It’s hard to imagine that the once-fabled Final Fantasy VII Remake is almost upon us. Ever since the PS3 tech demo showing off a potential remake, many fans have hoped for a return to the world of FFVII, and they finally got their wish at E3 2015 with the reveal of the reimagining of the classic PS1 JRPG. What’s especially interesting about the Final Fantasy VII Remake is that it’s not a one-to-one remake of the original, but rather, a reimagining. As the first part of a series of installments, the launch of Final Fantasy VII: Remake will begin the long road of revitalizing the entire story of the original game.

While many of the essential story beats, locations, and iconic battles in the opening location of Midgar seem to be intact, everything has a more modern flair to it. In addition to real-time combat, you’ll be able to actively level up different attributes of your party’s weapons and Materia loadouts, opening up new avenues for customization. Also, the remake will feature new characters and events not seen in the original, introducing new subplots to the established story. Despite its more modern approach to FFVII, the game will also feature several options to emulate the feel of the original, which includes the choice to switch to traditional turn-based combat. We got a chance to play FFVII Remake at E3 2019, and we were very impressed with how it managed to rebuild the original game from the ground up, and we’re excited to see much more of it once we get our hands on the game in 2020.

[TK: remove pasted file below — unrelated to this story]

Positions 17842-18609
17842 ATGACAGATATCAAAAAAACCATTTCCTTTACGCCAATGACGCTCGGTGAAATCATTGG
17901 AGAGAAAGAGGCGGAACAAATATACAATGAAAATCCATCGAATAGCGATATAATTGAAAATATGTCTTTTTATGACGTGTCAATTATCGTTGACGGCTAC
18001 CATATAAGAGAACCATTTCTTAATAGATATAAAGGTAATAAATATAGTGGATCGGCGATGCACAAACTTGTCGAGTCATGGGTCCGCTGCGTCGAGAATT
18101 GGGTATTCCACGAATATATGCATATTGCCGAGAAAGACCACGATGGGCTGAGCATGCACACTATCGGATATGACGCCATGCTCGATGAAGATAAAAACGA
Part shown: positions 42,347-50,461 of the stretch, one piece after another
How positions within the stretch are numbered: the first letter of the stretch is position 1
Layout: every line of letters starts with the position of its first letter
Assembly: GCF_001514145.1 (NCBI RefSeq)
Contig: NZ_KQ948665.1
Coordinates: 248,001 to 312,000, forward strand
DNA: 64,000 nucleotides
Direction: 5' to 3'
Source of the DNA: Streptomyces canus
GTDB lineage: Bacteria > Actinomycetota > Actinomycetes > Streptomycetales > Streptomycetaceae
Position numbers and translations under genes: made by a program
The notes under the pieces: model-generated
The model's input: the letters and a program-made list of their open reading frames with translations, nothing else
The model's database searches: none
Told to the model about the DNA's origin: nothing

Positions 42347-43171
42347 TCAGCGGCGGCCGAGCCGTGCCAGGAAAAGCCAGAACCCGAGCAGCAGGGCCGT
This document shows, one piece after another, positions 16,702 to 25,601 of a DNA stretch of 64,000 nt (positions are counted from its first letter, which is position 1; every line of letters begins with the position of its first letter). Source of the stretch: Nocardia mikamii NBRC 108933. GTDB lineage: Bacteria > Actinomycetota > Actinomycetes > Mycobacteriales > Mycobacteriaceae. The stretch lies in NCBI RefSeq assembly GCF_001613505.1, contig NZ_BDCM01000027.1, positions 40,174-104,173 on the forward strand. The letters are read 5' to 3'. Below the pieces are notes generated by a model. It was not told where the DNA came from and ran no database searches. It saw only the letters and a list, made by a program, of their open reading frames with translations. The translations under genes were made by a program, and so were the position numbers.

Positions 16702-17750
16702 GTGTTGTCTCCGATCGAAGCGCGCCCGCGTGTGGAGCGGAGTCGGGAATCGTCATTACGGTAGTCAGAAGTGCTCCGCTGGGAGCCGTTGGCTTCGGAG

Release Date: March 3, 2020

Nioh 2

Team Ninja is taking another shot at the Soulsborne formula with Nioh 2. The original proved to be a fantastic debut into the genre for the tenured action game developer. And with the sequel, Team Ninja is expanding the formula further.

Nioh 2 takes place 50+ years before the first game, which means you’re no longer playing as foreign samurai William Adams. Instead, you’ll create your own custom character to embark on a journey across Japan in the middle of the Sengoku era. But what makes your protagonist more intriguing than the last is the fact that they’re the offspring of a human and a yokai, which gives you access to an array of supernatural attacks and abilities.

Other notable features include the ability to traverse the yokai realm, two extra weapon classes, and up to three-player cooperative play across new multiplayer modes. What Nioh 2 aims to add doesn’t sound like it’ll reinvent the wheel, but we’re hoping the new focus on yokai powers will at least improve the shortcomings of the first game while elevating what made it so special.